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Blur live at the Hollywood Bowl, Los Angeles
20 October 2015
Reviewed by Los Angeles Times

Blur lovingly sends up L.A. in its long-awaited Hollywood Bowl show

Image courtesy of andi sumpter
Image courtesy of andi sumpter

Blur’s “Parklife” is one of the most essentially English rock singles ever put to tape. But during Tuesday night’s show at the Hollywood Bowl, the band revisited the rambling 1994 tune with an appropriately L.A. twist.

The band brought out comedian Fred Armisen to update the song — originally a jaundiced ode to London city life — into a loving indictment of California yuppies.

“This song could be about Griffith Park, or Echo Park,” Armisen said as he took the mic in a white suit. Then came a torrent of riffs on cold-pressed juices, fitness crazes and a schedule where “I go to the dog park, and then I go to the cat park.”

It was beyond funny, and proved that Blur’s fundamentally British wit and affections are actually pretty universal.

Blur is on a rare tour in support of its latest (and quite good) album “The Magic Whip.” Los Angeles fans may have caught them at Coachella a few years ago, going back-to-back with the Stone Roses as a double-bill headliner (where Blur was widely regarded as the superior set).

Singer Damon Albarn isn’t one for nostalgia. He has an almost unbelievable range of projects — his animated band Gorillaz, a couple of acclaimed operas, a global-music record label and a solo career among them — to keep him looking forward.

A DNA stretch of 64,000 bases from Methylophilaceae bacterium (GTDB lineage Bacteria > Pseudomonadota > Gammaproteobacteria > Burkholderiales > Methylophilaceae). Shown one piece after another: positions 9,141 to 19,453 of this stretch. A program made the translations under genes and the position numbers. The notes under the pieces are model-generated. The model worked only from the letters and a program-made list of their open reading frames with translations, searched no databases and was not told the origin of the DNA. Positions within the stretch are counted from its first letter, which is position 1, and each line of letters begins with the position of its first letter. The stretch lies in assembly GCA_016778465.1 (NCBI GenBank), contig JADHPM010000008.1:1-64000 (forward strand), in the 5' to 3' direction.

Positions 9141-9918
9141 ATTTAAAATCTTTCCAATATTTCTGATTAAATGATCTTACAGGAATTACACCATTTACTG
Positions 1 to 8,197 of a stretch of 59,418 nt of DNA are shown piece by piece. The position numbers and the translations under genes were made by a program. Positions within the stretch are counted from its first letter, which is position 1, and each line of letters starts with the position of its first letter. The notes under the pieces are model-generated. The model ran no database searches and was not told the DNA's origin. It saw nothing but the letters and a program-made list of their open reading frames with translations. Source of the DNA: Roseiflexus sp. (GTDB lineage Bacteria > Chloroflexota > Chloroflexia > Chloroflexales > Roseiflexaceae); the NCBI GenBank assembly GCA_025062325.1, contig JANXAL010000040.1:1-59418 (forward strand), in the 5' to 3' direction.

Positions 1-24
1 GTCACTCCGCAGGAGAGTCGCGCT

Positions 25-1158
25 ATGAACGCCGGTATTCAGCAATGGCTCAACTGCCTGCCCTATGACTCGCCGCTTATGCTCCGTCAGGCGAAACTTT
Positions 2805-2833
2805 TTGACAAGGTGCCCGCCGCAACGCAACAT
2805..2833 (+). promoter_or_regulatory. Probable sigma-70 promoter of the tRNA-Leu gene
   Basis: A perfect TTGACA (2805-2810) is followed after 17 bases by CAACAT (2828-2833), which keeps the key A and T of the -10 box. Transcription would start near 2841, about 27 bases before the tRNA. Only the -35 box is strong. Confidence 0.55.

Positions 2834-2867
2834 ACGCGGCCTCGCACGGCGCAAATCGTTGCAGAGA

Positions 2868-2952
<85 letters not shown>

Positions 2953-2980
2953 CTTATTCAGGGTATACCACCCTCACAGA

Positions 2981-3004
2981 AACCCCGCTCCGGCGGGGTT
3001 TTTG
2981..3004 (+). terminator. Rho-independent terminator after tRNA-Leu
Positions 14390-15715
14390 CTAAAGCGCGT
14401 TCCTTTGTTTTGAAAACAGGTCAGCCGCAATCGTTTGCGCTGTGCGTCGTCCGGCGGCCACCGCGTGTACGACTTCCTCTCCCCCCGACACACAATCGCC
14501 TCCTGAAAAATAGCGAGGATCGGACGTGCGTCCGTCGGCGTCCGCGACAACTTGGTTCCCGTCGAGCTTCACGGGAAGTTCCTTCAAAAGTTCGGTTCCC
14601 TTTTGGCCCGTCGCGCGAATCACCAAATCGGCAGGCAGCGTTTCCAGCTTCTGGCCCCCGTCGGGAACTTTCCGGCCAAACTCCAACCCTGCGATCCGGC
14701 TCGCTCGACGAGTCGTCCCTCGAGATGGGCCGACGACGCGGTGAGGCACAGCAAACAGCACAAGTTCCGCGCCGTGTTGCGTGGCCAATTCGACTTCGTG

But Blur’s Tuesday night set had incandescent glow evoking that prime era of mid-'90s British rock, when his bleary yet witty lyrics spilled over Graham Coxon’s slashed-up guitar lines, and Albarn’s wide interest in gospel, African and electronic music added depth and adventure to the night.

The band, joined by a small troupe of backing vocalists, horn section and keyboardists, covered the waterfront on their catalog. They started out with the droll and mock-rousing lead single “Go Out” from “Magic Whip,” but then explored the rest of that album’s distinct sort of urban isolation.

“Lonesome Street” paired a Beatles-y spaciness with crunchy '90s indie-punk, while “Thought I Was a Spaceman” dipped deep into the band’s ear for contemporary electronic arrangements. “Ghost Ship,” an album standout, evoked the band’s recording time in Hong Kong — “I’m on a ghost ship drowning my heart in Hong Kong …. Feeling out of body here, what can I do?” — with a soulfulness that suggested not all who wander through Asian megalopolises are lost.

Albarn can sometimes be flinty, but at the Bowl he ambled around stage in high spirits as Blur played a generous round of catalog staples. The bluesy and gospel-infused “Tender” was a rare crack in the band’s cockeyed humor, with a simple chorus of “Love’s the greatest thing” landing with total, believable sincerity (though of course, he followed it up with a funny musical ad lib about ending Donald Trump's electoral career).

Later on, the hook from “Girls & Boys” again landed as one of most ingenious songwriting conceits of modern pop-rock, and drew every last one of the Bowl crowd (many of whom had had a few preemptory pints to celebrate the occasion) out of their seats, where they stayed for all of the regal and gracious closer “The Universal.”

Even earlier at the obligatory “Song 2,” still Blur’s best known hit in America despite it being an ironic sendup of U.S. grunge of the time, Albarn introduced it with a beleaguered good cheer. He paraphrased a U.S. customs agent: “‘So, you’re in a band, what’s your name?’ ‘Blur.’ ‘Never heard of you.’ ‘Do you know … "Woo-hoo?”' '“Oh yeah!”

“So,” he added, returning to address the Bowl. “Would you like to Woo-hoo?”

They did, indeed.

August Brown
 

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